Purpose of screening

  • To identify babies with screened for disorders as early as possible so as to enable early treatment.
  • To reduce the chance of illness, disability and even death in babies with one of the screened for disorders.


Newborn metabolic screening began in the 1960s when scientists developed blood on paper as an analytical specimen and a test to measure phenylalanine in infants to identify those with phenylketonuria (PKU).

Professor Bob Guthrie spent time in New Zealand with Professor Arthur Veale, who founded the newborn metabolic screening programme in New Zealand.  Dr Dianne Webster now leads the service based at LabPLUS at Auckland City Hospital.Health New Zealand | Te Whatu Ora has responsibility for the funding, monitoring and strategic direction of the programme.Each year almost all babies born in New Zealand are screened for over 20 metabolic disorders. Every year the programme identifies around 60 babies who have one of these disorders.

Screened for disorders

The disorders screened for are rare, usually inherited disorders in which the pathways that produce certain proteins malfunction.

These pathways are like assembly lines in a human cell. A blockage at any point along the assembly line can lead to a build-up of toxic chemicals in the cell or a lack of an important protein or enzyme in the body. This can lead to an illness that is often irreversible, as many of the chemicals that build up in a cell as a result of a metabolic disorder can cause ill health, learning disabilities or death.Metabolic disorders at birth are not easily detected without screening and if symptoms present prior to diagnosis the chance of ongoing illness, disability or even death are higher.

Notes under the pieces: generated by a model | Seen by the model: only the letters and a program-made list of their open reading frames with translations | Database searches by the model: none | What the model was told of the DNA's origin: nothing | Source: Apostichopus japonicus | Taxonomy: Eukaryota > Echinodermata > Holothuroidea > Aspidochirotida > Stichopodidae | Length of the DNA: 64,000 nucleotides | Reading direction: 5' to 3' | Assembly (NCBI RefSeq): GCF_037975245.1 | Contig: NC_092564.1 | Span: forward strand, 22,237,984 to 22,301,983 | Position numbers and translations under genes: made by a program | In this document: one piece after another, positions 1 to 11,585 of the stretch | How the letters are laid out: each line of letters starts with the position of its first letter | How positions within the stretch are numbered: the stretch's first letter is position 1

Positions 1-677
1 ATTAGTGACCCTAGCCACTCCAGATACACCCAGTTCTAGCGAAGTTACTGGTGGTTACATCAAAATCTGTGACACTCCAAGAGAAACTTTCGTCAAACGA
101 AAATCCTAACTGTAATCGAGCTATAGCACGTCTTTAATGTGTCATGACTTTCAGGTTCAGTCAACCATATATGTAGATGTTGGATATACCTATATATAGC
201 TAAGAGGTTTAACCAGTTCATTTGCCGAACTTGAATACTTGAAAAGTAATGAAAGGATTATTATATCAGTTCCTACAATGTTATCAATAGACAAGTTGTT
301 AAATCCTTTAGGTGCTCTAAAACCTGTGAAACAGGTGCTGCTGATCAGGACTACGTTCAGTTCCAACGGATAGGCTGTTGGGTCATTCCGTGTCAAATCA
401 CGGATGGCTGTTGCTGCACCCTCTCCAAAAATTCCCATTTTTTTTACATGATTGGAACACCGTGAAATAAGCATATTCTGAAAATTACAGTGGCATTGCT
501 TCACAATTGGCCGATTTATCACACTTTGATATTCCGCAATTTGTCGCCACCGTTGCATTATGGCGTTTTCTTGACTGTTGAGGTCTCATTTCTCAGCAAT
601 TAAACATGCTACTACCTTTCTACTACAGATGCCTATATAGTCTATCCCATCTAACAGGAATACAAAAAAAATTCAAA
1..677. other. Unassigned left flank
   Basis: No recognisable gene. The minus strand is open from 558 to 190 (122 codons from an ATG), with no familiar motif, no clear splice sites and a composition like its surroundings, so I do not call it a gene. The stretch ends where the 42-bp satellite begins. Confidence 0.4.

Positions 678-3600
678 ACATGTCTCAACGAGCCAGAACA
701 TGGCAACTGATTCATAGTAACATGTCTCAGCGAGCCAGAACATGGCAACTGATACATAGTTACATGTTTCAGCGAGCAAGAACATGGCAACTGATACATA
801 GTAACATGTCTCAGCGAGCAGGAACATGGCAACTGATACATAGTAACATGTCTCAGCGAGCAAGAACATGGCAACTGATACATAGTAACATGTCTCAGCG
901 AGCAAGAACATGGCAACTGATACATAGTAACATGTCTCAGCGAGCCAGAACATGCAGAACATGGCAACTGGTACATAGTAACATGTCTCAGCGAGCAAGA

The benefits of screening

For the few who are diagnosed through the screening programme, the benefits of screening are enormous. Early treatment can improve their health and prevent severe disability and even death.


Treatment often takes the form of a special diet to reduce the amount of chemicals building up in the body. Sometimes it means ongoing medication.

NMSP Technical Working Group

The Newborn Metabolic Screening Technical Working Group meets two to three times per year to consider technical and clinical aspects and provide advice to Health NZ | Te Whatu Ora. The group comprises members who collectively have a wide knowledge and experience of newborn metabolic screening, including health practitioners and representatives of professional organisations.